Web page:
ASEAN came into being on 8 August 1967 when Ministers representing the five founding member states – Indonesia, Malaysia, the Philippines, Singapore, and Thailand – met in Bangkok to sign the ASEAN Declaration, also known as the “Bangkok Declaration”.
This unprecedented Asian regional grouping was formed at a time of both promise and challenge for the world. While technological advances in telecommunications, production efficiency and transportation were helping to extend the post-war economic boom, especially in developed countries, geopolitical tensions continued to fuel conflict and political insecurity in Asia and other developing regions, hindering their growth, stability, and prospects.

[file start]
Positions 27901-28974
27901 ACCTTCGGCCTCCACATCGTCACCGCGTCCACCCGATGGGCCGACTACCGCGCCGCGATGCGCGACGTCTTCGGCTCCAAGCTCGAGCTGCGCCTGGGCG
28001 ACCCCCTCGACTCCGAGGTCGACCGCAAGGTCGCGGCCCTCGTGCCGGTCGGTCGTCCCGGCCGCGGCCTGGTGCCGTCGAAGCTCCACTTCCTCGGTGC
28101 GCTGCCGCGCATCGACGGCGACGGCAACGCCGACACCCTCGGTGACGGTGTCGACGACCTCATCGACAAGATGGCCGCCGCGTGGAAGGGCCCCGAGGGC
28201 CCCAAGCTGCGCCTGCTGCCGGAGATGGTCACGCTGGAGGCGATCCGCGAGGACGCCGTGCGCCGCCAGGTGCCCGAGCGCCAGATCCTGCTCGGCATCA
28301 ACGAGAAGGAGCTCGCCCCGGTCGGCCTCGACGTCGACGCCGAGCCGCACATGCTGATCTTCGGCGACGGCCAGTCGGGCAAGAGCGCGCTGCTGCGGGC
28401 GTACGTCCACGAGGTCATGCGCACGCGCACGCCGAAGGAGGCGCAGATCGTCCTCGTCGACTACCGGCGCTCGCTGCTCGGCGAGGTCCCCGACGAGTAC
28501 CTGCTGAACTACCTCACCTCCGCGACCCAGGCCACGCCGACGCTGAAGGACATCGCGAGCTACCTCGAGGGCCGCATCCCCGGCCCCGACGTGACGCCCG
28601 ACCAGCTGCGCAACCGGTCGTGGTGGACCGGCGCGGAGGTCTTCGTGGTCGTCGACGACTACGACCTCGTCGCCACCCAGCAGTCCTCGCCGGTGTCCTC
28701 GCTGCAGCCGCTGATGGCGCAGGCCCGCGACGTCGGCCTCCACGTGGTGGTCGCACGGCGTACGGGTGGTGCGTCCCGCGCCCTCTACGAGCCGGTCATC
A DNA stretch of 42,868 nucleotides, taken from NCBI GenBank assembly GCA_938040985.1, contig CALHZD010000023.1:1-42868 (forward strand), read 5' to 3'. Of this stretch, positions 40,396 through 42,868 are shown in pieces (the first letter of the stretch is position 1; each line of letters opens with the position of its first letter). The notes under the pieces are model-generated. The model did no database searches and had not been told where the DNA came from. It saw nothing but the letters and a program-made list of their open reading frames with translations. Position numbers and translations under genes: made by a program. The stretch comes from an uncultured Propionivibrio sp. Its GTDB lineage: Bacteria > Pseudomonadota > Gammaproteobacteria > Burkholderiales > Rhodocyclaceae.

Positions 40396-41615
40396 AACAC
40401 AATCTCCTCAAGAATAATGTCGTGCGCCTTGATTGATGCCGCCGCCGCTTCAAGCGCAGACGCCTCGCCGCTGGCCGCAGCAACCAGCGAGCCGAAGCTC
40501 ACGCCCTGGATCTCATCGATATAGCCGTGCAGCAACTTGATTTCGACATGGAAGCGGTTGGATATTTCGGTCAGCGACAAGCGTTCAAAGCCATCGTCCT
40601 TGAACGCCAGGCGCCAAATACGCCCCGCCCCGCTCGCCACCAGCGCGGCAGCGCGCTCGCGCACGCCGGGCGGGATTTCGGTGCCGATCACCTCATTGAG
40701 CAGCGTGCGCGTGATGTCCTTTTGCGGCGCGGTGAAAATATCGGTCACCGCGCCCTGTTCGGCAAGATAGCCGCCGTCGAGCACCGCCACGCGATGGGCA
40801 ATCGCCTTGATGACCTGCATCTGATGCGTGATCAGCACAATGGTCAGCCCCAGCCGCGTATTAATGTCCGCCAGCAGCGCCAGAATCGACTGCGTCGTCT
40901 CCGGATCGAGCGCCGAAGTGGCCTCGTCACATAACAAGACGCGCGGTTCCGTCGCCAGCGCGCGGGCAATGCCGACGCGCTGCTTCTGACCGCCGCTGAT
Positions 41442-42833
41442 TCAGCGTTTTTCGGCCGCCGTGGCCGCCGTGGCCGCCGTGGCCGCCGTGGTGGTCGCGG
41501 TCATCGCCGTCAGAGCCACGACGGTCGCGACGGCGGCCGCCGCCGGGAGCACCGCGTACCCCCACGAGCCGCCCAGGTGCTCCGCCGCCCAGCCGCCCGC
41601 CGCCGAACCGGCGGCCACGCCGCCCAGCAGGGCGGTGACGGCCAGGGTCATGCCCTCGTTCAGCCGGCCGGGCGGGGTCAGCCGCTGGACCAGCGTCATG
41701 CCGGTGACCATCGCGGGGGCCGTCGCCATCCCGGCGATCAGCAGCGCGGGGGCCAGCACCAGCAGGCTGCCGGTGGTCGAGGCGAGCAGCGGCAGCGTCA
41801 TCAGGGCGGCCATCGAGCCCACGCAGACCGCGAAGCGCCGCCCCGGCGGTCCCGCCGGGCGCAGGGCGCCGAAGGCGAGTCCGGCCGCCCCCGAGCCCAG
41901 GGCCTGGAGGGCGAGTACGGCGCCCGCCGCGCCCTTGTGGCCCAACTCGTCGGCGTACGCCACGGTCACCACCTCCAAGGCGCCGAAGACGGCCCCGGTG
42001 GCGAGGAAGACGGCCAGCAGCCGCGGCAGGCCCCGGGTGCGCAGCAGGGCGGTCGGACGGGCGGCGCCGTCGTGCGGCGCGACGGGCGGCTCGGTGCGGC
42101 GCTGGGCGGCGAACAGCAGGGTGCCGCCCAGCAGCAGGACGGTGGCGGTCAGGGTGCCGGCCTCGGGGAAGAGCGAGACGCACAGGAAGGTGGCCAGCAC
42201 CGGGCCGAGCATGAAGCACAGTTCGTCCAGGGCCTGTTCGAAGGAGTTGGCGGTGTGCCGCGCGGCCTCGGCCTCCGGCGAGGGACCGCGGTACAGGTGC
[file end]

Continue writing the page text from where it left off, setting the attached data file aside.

Southeast Asia’s emerging economies faced many issues in common, ranging from poverty, unemployment, and limited access to education and social services, to concerns over food security for their rapidly-growing populations. The founding members of ASEAN believed that the member states had a shared responsibility for improving economic growth and promoting peace and stability in their region, through building a unique regional model that was distinctly Southeast Asian.
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